Boeing Asks FAA To Lift 787 Flight Ban For Testing | Aero-News Network
Aero-News Network
RSS icon RSS feed
podcast icon MP3 podcast
Subscribe Aero-News e-mail Newsletter Subscribe

** Airborne 09.02.14 ** HD iPad-Friendly -- Airborne 09.02.14 **
** Airborne 08.29.14 ** HD iPad-Friendly -- Airborne 08.29.14 **
** Airborne 08.27.14 ** HD iPad-Friendly -- Airborne 08.27.14 **

Wed, Feb 06, 2013

Boeing Asks FAA To Lift 787 Flight Ban For Testing

Has Submitted Applications For Permission To Test Potential Battery Fixes

In what may be the first breakthrough in a return to flight for Boeing's Dreamliners, the planemaker has asked the FAA to allow it to begin conducting test flights with the airplane to evaluate potential fixes for battery issues.

Reuters relays a report from the Seattle Times that Boeing had submitted an application to the FAA seeking permission for the test flights. The entire Dreamliner fleet was grounded last month after a series of incidents involving the airliners' lithium-ion batteries, including one that caught fire on a JAL Dreamliner parked at a gate at Boston Logan International Airport. The request seems to indicate that Boeing at least has an idea about how to correct the problem.

The paper indicated that the FAA was "evaluating" Boeing's request, and while the agency had not set a date for testing to begin, sources said it could be this week. But that could still mean that it might be weeks or months before Dreamliners could begin carrying passengers again.

In its most recent update, the NTSB said that the auxiliary power unit battery, manufactured by GS Yuasa, was the original battery delivered with the airplane on December 20, 2012. The Boards' investigators were made aware of reports of prior battery replacements on aircraft in the 787 fleet, early in the investigation. As reported last week, Boeing, a party to the investigation, is providing pertinent fleet information which investigators will review to determine if there is any relevance to the JAL investigation.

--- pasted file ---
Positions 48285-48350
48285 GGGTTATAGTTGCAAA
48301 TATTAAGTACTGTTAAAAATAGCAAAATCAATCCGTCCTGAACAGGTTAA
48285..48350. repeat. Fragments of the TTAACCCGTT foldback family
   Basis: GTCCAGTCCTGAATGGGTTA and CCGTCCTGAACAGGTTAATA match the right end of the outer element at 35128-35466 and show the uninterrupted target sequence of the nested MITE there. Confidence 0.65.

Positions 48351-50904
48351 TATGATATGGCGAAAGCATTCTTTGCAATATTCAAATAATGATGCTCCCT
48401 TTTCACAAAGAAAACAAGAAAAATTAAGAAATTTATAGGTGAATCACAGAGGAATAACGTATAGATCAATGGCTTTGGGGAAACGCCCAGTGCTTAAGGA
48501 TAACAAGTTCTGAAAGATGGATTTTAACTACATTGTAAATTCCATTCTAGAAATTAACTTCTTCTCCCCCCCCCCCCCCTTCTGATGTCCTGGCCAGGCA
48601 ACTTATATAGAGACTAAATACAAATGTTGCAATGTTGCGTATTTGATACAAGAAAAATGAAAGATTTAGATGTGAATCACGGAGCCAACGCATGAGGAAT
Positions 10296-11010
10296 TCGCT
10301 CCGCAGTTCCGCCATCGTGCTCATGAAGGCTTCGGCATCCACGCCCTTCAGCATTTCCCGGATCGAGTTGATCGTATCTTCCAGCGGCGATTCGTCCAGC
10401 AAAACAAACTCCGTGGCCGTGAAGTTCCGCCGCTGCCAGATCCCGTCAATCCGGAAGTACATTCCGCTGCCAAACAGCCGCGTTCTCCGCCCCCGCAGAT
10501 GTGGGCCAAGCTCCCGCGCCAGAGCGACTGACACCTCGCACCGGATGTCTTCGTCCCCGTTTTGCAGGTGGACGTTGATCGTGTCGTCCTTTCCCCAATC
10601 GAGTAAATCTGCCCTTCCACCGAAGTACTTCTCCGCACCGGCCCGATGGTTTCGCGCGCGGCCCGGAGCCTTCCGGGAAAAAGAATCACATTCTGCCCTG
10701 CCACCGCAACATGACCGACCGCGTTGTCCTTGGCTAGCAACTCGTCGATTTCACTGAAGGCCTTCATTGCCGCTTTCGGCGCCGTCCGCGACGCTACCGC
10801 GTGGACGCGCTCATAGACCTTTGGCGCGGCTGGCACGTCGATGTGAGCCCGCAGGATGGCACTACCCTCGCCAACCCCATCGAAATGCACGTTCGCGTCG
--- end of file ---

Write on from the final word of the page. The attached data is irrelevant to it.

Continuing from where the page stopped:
An investigative group continued to interpret data from the two digital flight data recorders on the aircraft, and is examining recorded signals to determine if they might yield additional information about the performance of the battery and the operation of the charging system.

Next week, the NTSB battery testing team will initiate a non-invasive "soft short" test of all cells of the exemplar battery. This test will reveal the presence of any high resistance, small or "soft" shorts within a cell. Also, an NTSB investigator will travel to France with the battery contactor from the JAL event battery, for examination at the manufacturer. The battery contactor connects a wiring bundle from the airplane to the battery.

(Pictured: NTSB investigators and Boeing engineers examine the type of lithium ion battery used on the Boeing 787 to start the auxiliary power unit and to provide backup power for flight critical systems. NTSB Photo)

FMi: www.faa.gov, www.ntsb.gov

Advertisement

More News

Annual Oshkosh 2014 'Best/Worst Of' Award Selection Invites YOUR Participation!

YOU Can Contribute To The Annual List Compiled By The Staff and Readership of the ANN and Aero-TV! E-I-C Note: We're going to start naming names and dropping details THIS week--- t>[...]

Airborne 08.29.14: Google Drone!, Cessna's 10,000th, Bearhawk LODA

Also: Big Boeing Order, Napa Tower Quaked, Landsberg Retires, Galileo Falters Breaking News! Google has unveiled an exciting new UAV project, called Project Wing, which has been un>[...]

Aero-TV: The Tecnam Juggernaut -- SeaSky, P2008, P2010, Trainers, and Astore!

An Impressive Line-Up Continues To Make A Solid Impact On Sport Aviation ANN CEO and Editor-In-Chief, Jim Campbell seized the opportunity to talk with Phil Solomon, the CEO of Tecn>[...]

AD: Bombardier, Inc. Airplanes

AD NUMBER: 2014-17-04 PRODUCT: Certain Bombardier, Inc. Model CL-600-2B19 (Regional Jet Series 100 & 440) airplanes.>[...]

ANN's Daily Aero-Linx (09.02.14)

FAA General Aviation Airports Report Beginning in 2010, the FAA began a national review of the general aviation airports resulting in two reports, General Aviation Airports: A Nati>[...]

blog comments powered by Disqus



Advertisement

Advertisement

Podcasts

Advertisement

© 2007 - 2014 Web Development & Design by Pauli Systems, LC